I think there are two sides to this really.  Some might say, well the State should be able to deal with all these cases.  There are other aspects of life in which the State says that it will allow its functions to be augmented by the private sector.  Health is obviously quite a good one where there is of course the National Health Service but people also have private health insurance.  What I believe firmly is that for those who are victims of crime it can be important to have redress and perhaps some people might say that in fact the private sector is doing well because it is supporting  and making extra resources available that the public sector just doesn’t have.

Michael Hayman MBE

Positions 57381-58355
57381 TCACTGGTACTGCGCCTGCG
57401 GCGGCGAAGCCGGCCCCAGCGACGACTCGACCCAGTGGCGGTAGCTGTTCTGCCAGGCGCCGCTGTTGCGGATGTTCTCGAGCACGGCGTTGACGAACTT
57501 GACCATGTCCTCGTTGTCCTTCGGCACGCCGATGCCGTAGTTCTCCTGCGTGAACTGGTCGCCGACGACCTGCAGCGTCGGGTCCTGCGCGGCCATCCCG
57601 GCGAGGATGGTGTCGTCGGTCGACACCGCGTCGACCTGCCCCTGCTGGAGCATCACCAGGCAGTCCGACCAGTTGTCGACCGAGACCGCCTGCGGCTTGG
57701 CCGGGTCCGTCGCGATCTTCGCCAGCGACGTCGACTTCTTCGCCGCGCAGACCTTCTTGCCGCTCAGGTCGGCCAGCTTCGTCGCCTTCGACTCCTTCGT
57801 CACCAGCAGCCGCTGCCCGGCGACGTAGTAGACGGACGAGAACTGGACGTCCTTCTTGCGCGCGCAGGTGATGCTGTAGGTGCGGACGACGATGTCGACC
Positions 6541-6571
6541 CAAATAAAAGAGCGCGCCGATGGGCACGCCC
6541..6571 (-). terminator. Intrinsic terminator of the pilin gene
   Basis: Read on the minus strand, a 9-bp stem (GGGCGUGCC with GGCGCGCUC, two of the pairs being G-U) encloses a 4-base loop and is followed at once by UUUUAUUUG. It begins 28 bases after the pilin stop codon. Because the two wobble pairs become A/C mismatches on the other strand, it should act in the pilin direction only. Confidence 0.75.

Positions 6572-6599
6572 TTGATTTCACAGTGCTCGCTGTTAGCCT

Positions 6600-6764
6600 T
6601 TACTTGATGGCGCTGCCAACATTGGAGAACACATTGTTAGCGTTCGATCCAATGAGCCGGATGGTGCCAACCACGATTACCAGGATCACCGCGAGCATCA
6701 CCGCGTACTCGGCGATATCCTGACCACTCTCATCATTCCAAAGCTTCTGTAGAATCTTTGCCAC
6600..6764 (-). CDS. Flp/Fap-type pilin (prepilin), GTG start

Seven Hills

Do you worry it may go too far the other way in terms of a sort of litigious culture that the private sector is sort of really sort of understanding that it can prosecute for virtually anything?

Alison Levitt QC
Partner

I think that if people have been victims of crime then they are entitled to a remedy.

Michael Hayman MBE
Seven Hills

And in terms of a message that you would give to those that are considering it now, is it a question of seize the day?

Alison Levitt QC
Partner

If someone has been a victim of crime and either the police won’t investigate it or the Crown Prosecution Service has declined to prosecute  it then they are entitled to a remedy, they are entitled to justice and they have a right to bring a private prosecution and should consider doing so.